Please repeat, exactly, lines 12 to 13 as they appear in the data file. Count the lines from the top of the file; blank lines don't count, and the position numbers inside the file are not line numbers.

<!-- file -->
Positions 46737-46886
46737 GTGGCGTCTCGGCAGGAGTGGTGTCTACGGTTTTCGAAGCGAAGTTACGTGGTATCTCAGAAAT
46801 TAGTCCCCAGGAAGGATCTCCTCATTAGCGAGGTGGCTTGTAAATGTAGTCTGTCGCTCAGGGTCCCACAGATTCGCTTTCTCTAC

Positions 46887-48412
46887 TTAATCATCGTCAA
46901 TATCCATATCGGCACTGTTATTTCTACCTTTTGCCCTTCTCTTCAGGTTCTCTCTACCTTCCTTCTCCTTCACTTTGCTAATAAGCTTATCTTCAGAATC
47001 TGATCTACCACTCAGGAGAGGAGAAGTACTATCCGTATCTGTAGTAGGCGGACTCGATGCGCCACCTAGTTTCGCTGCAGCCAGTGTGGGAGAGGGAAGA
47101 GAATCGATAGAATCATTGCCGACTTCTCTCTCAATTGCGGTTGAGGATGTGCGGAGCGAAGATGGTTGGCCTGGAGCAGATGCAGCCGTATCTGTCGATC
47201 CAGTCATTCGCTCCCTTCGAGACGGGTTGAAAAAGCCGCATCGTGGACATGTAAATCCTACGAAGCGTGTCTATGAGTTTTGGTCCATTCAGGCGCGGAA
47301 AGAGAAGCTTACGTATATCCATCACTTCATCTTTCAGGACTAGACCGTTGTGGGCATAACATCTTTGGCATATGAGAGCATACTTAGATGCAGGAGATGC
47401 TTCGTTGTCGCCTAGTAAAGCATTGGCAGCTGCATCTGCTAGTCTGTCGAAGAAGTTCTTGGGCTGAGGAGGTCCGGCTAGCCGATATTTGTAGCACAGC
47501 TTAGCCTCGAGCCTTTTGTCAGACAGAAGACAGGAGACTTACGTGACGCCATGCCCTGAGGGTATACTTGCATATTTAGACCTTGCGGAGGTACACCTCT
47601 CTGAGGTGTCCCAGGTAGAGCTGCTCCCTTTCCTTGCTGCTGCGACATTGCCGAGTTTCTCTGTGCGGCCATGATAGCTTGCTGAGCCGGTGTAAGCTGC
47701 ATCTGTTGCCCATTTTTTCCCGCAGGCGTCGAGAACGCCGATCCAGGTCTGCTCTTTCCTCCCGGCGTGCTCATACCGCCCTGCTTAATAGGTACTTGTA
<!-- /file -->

47501 TTAGCCTCGAGCCTTTTGTCAGACAGAAGACAGGAGACTTACGTGACGCCATGCCCTGAGGGTATACTTGCATATTTAGACCTTGCGGAGGTACACCTCT
47601 CTGAGGTGTCCCAGGTAGAGCTGCTCCCTTTCCTTGCTGCTGCGACATTGCCGAGTTTCTCTGTGCGGCCATGATAGCTTGCTGAGCCGGTGTAAGCTGC